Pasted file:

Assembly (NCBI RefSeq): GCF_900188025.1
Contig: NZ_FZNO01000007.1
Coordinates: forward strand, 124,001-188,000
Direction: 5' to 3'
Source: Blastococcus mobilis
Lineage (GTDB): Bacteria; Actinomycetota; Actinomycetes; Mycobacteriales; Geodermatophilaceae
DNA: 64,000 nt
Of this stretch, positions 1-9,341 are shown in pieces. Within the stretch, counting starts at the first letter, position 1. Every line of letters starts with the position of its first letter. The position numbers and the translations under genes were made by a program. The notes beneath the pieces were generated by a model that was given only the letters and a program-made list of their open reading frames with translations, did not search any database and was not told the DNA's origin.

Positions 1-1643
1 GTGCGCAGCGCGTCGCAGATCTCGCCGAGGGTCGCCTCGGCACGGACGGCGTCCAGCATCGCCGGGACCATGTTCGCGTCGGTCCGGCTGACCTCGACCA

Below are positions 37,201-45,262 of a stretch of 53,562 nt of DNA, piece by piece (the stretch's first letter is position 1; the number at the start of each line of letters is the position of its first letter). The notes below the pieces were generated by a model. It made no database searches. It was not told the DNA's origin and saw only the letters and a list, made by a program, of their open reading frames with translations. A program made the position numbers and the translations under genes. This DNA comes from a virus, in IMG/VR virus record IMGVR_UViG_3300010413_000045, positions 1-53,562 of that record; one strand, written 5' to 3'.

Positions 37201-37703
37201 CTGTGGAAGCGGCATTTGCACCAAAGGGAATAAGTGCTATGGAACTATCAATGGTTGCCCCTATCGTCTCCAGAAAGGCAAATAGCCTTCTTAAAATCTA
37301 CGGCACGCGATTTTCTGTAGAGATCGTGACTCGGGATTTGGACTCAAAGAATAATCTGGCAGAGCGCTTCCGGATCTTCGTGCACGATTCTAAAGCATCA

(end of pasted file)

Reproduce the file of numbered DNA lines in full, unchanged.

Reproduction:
Assembly (NCBI RefSeq): GCF_900188025.1
Contig: NZ_FZNO01000007.1
Coordinates: forward strand, 124,001-188,000
Direction: 5' to 3'
Source: Blastococcus mobilis
Lineage (GTDB): Bacteria; Actinomycetota; Actinomycetes; Mycobacteriales; Geodermatophilaceae
DNA: 64,000 nt
Of this stretch, positions 1-9,341 are shown in pieces. Within the stretch, counting starts at the first letter, position 1. Every line of letters starts with the position of its first letter. The position numbers and the translations under genes were made by a program. The notes beneath the pieces were generated by a model that was given only the letters and a program-made list of their open reading frames with translations, did not search any database and was not told the DNA's origin.

Positions 1-1643
1 GTGCGCAGCGCGTCGCAGATCTCGCCGAGGGTCGCCTCGGCACGGACGGCGTCCAGCATCGCCGGGACCATGTTCGCGTCGGTCCGGCTGACCTCGACCA

Below are positions 37,201-45,262 of a stretch of 53,562 nt of DNA, piece by piece (the stretch's first letter is position 1; the number at the start of each line of letters is the position of its first letter). The notes below the pieces were generated by a model. It made no database searches. It was not told the DNA's origin and saw only the letters and a list, made by a program, of their open reading frames with translations. A program made the position numbers and the translations under genes. This DNA comes from a virus, in IMG/VR virus record IMGVR_UViG_3300010413_000045, positions 1-53,562 of that record; one strand, written 5' to 3'.

Positions 37201-37703
37201 CTGTGGAAGCGGCATTTGCACCAAAGGGAATAAGTGCTATGGAACTATCAATGGTTGCCCCTATCGTCTCCAGAAAGGCAAATAGCCTTCTTAAAATCTA
37301 CGGCACGCGATTTTCTGTAGAGATCGTGACTCGGGATTTGGACTCAAAGAATAATCTGGCAGAGCGCTTCCGGATCTTCGTGCACGATTCTAAAGCATCA